The new Scottish guidance has been shaped by trans activists working with key figures within Scottish equality bodies and NHS Scotland. It won’t have an immediate impact upon the availability of services, with implementation being a long, complicated process. However, it is historic in that the published care pathway clearly empowers trans patients in a number of ways.

The Scottish Transgender Alliance highlight a number of important points from the protocol (emphasis mine):

  • people can self-refer to NHS Gender Identity Clinics (GICs) in Scotland.
  • that psychotherapy/counselling, support and information should be made available to people seeking gender reassignment and their families where needed.
  • that two gender specialist assessments and 12-months experience living in accordance with desired gender role are needed for referral for NHS funded genital surgeries and that arrangements for delivering agreed procedures are under review with the objective of ensuring that an effective, equitable and sustainable service is implemented.
  • only one gender specialist assessment is needed for referral for hair removal, speech therapy, hormone treatment and FtM chest reconstruction surgery and that these can take place in an individualised patient-centred order either prior to starting the 12-month experience or concurrently to the 12-month experience.
  • that, in addition to access to genital surgeries, access to hair removal is regarded as essential to provide for trans women and access to FtM chest reconstruction is regarded as essential to provide for trans men.
  • that surgeries which are not exclusive to gender reassignment, such as breast augmentation and facial surgeries, continue to need to be accessed via the Adult Exceptional Aesthetic Referral Protocol but there will be a more transparent and equitable panel process for making funding decisions in such cases.
  • that young people aged 16 are entitled to be assessed and treated in the same manner as adults in terms of access to hormones and surgeries.
  • that children and young people under age 16 are entitled to child and adolescent specialist assessment and treatment as per the relevant section of the WPATH Standards of Care. NOTE: at the time the protocol was created the staffing of a specialist Under 16s service at the Sandyford GIC in Glasgow was uncertain but it now looks likely that there will be a sustainable Under 16s service provided at the Sandyford GIC in Glasgow and this part of the protocol will soon be updated.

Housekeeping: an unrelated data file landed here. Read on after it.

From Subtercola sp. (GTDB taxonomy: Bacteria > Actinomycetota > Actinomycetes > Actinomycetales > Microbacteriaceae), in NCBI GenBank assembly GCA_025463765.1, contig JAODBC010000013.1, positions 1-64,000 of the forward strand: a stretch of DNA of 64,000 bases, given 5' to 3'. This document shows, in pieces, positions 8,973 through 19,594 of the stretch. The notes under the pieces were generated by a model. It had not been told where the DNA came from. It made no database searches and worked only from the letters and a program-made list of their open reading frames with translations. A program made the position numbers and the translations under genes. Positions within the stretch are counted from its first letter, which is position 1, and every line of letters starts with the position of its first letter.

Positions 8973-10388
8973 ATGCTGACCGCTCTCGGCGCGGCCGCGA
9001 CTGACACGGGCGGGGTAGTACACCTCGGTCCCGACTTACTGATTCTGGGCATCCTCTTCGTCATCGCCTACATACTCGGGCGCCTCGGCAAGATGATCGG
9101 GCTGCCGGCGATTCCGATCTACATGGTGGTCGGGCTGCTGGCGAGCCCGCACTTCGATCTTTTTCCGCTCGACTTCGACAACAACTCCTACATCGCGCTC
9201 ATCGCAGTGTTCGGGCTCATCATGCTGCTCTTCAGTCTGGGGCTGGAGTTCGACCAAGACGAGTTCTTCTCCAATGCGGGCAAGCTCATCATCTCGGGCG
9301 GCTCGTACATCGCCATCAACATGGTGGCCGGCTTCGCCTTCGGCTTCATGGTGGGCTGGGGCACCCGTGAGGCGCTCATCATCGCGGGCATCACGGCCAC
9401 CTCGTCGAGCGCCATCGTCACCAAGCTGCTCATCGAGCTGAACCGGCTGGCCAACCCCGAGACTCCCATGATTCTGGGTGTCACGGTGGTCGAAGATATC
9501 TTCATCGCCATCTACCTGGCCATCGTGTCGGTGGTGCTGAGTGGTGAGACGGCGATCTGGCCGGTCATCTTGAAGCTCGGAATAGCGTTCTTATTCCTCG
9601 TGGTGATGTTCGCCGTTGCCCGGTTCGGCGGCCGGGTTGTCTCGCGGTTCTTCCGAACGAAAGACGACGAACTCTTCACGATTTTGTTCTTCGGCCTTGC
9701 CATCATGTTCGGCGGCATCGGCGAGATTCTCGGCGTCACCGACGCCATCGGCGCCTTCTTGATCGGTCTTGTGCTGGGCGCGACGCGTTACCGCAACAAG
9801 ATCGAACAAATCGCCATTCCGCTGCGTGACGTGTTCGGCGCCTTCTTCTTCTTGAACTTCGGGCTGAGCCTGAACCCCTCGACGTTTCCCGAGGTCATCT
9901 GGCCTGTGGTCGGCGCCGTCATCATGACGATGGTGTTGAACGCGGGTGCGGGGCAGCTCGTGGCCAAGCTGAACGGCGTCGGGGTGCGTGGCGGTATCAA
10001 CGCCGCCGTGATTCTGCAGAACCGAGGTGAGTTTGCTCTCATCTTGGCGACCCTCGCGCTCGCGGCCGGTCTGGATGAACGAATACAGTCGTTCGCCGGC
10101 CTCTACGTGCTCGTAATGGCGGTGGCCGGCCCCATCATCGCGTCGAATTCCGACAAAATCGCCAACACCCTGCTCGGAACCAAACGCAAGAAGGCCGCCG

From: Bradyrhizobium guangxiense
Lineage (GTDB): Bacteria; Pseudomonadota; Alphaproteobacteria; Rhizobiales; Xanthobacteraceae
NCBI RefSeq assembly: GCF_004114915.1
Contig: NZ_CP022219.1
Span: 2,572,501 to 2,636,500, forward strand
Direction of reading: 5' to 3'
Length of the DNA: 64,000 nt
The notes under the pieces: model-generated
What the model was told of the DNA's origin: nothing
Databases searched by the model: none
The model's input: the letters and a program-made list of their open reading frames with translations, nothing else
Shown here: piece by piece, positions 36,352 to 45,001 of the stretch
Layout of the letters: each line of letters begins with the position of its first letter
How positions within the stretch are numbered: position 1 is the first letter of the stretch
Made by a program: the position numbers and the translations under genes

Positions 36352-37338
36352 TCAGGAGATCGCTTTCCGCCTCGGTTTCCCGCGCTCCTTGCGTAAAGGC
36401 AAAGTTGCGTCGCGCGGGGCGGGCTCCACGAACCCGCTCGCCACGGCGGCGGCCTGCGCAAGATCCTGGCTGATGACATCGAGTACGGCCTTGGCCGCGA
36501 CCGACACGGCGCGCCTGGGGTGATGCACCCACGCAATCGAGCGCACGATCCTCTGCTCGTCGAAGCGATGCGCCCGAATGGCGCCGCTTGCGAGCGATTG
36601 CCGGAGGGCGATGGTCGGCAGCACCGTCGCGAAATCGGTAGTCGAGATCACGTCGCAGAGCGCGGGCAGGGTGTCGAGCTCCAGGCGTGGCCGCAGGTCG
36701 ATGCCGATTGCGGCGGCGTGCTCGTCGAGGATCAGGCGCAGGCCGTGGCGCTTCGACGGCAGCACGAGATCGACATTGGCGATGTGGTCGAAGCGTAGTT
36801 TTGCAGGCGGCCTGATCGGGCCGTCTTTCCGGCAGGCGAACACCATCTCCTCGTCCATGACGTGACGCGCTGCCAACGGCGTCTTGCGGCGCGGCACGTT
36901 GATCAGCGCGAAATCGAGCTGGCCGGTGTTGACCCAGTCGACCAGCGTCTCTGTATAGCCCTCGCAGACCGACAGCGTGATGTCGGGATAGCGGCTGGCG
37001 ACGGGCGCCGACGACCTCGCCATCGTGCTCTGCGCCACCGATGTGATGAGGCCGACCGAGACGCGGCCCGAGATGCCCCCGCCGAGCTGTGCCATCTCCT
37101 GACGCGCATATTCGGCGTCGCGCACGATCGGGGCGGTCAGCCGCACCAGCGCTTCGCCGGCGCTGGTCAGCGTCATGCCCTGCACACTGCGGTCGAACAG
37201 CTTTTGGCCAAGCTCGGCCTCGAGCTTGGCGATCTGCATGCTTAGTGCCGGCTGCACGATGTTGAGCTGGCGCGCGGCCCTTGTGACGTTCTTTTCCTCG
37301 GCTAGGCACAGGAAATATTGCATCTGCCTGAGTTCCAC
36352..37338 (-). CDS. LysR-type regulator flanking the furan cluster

As the Scottish Transgender Alliance note, this protocol isn’t perfect, but it does represent an important step forward. If the protocol is properly implemented, trans people will no longer be forced to spend months (or even years) fighting for a referral, before waiting even longer for treatment as a GIC patient. Trans people will be able to access vital interventions such as hair removal on the NHS, and should be able to access proper counselling and therapy services.

A personal perspective
If a protocol such as this had been in place in England when I came out as a teenager, I could have gained a referral (or even referred myself!) to a GIC at the age of 16. Even with the massive waiting list for the GIC, I might have been on hormones at 17, and had surgery at 18. I wouldn’t have had to undergo anything like so many painful laser hair removal sessions, and those that I did undergo would have been paid for by the NHS.

Instead, my first GIC appointment was at the age of 19. I didn’t go on hormones until I was 20 (causing all kinds of havoc with my university grades during my final year as I underwent a second puberty) and had surgery shortly before my 22nd birthday. I paid for several laser hair removal sessions privately. One day I hope to afford a few more, as I never finished that particular treatment.

And I’m one of the lucky ones.

The future
I can’t really understand why this isn’t already all over the LGBT press, let alone the trans blogosphere. It’s a deeply important development.

The progressive nature of the new Scottish protocol provides a positive precedent for the rest of the UK. We can only hope that NHS protocols for England and Wales and for Northern Ireland follow suit. In the meanwhile, trans activists throughout the UK could do well to pay close attention to the situation in Scotland. The success of organisations such as the Scottish Transgender Alliance provide important lessons for the rest of us.